While many individuals think hearing loss is tied to age, the fact is many people of all ages suffer from hearing loss. In fact, the National Institute on Deafness and Other Communication Disorders (NIDCD) reports that approximately 15 percent of American adults — 37.5 million — age 18 and older report some trouble hearing.
Moreover, one in eight Americans 12 and older has hearing loss in both ears, based on standard hearing tests. The likelihood of the condition does increase with age, however; the NIDCD states that nearly 25 percent of Americans ages 65-74 and 50 percent of Americans 75 and older have disabling hearing loss.
Because hearing loss is so widespread among the population, audiologists are essential in examining, diagnosing and treating individuals. Unlike a primary care physician, an audiologist has gone through extensive specialized schooling and training to understand the auditory system. In fact, audiologists have graduate-level degrees and continuing education requirements, making them the top experts in their field. As such, audiologists are equipped to determine what type of hearing loss an individual has and, more importantly, how to treat it.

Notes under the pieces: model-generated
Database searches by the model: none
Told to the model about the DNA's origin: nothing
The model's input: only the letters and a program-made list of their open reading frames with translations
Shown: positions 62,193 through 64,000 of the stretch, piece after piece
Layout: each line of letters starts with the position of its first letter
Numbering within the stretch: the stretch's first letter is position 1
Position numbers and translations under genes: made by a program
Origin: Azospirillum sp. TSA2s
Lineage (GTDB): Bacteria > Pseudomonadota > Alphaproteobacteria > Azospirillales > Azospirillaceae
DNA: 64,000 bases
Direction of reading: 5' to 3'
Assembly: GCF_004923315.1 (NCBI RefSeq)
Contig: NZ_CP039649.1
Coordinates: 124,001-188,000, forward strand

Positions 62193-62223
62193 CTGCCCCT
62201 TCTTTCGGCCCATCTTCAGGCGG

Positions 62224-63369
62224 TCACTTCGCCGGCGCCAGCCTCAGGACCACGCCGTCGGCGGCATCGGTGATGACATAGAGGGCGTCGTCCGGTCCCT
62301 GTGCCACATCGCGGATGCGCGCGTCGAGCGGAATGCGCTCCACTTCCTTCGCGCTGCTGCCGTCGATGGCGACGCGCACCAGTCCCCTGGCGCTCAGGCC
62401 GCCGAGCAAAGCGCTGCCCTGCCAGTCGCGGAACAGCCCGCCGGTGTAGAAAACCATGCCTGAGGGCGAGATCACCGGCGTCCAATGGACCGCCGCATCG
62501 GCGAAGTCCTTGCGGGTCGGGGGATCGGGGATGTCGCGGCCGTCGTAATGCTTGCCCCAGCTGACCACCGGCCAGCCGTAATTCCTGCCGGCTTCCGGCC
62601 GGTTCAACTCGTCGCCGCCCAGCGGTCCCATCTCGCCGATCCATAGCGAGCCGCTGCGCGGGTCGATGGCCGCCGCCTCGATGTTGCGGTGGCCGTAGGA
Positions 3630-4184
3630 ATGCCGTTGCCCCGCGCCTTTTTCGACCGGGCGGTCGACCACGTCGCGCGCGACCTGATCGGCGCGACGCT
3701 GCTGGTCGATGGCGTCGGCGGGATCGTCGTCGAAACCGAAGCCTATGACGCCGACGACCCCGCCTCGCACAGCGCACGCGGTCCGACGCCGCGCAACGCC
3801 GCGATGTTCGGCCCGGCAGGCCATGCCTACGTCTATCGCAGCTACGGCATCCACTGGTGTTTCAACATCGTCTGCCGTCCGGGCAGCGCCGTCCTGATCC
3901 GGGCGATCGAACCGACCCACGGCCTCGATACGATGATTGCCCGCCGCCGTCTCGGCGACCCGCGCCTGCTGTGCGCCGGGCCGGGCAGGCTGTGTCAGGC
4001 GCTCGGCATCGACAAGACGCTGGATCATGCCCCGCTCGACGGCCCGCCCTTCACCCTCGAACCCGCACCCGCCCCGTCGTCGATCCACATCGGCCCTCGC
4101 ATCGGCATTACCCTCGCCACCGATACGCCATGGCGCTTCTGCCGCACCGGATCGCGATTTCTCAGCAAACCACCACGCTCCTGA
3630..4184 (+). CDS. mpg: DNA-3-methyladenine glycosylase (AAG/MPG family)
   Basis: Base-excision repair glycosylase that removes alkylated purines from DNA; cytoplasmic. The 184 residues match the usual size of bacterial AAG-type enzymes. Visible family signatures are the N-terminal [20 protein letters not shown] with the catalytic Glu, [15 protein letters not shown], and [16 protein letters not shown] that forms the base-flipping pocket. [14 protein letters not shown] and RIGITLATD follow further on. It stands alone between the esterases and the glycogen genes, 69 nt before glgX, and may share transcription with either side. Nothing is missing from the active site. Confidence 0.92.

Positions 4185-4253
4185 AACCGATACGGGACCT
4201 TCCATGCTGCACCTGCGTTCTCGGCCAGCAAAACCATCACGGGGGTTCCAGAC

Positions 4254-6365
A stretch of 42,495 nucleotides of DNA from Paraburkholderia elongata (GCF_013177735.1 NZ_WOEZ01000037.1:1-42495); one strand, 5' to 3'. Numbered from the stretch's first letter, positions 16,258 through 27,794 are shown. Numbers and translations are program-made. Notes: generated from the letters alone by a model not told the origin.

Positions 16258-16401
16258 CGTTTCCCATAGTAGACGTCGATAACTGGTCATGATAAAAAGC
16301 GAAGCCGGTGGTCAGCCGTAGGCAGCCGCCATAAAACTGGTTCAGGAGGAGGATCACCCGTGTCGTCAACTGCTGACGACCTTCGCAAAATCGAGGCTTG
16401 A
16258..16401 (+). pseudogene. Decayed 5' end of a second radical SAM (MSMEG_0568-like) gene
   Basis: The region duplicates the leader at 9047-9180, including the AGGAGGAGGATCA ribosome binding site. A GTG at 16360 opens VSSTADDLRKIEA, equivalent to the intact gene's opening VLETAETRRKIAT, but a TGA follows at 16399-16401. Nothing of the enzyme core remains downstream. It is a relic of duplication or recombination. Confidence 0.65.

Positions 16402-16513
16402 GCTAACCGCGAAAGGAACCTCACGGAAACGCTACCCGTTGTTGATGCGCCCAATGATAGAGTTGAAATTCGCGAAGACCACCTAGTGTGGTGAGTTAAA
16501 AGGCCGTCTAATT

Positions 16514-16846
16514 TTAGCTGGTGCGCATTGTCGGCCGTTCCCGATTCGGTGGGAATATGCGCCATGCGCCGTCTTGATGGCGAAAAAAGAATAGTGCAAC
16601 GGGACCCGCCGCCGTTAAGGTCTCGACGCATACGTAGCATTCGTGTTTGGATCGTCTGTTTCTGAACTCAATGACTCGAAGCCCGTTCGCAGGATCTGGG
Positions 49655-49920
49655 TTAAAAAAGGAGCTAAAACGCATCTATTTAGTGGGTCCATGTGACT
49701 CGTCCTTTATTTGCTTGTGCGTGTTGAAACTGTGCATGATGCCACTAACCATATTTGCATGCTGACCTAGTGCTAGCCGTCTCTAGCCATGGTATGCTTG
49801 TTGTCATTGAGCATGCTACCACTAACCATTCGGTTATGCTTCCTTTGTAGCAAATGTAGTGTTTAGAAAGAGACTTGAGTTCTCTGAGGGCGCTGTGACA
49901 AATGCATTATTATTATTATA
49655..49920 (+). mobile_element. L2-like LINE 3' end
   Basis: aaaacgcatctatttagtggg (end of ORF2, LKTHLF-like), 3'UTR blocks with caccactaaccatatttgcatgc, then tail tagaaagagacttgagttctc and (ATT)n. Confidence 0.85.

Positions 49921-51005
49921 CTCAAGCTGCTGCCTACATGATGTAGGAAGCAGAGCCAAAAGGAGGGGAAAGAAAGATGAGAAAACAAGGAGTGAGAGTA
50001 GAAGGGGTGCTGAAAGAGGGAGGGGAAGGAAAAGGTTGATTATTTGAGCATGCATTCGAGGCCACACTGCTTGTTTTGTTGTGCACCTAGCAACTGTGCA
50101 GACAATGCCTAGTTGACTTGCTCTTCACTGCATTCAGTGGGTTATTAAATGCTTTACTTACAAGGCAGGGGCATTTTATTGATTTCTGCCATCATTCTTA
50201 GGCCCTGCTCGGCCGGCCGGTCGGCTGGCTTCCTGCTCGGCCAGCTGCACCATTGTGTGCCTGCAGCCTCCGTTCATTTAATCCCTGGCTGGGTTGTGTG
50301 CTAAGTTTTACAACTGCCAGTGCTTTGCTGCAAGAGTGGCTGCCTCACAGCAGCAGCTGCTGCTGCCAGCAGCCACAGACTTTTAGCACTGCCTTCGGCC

What does an audiologist do?
A visit to an audiologist is an important step in the life of someone who thinks they suffer from hearing loss. During the initial appointment, an audiologist will collect a patient’s hearing history, overall health record and talk with the patient to better understand what daily life is like with the perceived hearing loss. Next, the audiologist will perform hearing tests. These hearing evaluations are completely painless, but can be extensive and lengthy in time. From those tests, the audiologist will obtain a wealth of information that enables them to diagnose the type of hearing loss an individual has. The diagnosis will then allow the audiologist to provide treatment solutions, such as hearing aids or other assistive listening devices.
It is important to an audiologist that a patient gains the most benefit from the therapeutic solutions. As such, audiologists provide ample follow-up care and support, ensuring a patient understands how hearing aids work, how to care for the devices and what to do if repair or maintenance is needed.
To schedule your consultation with one of our audiologists please call us at (651) 770-1363.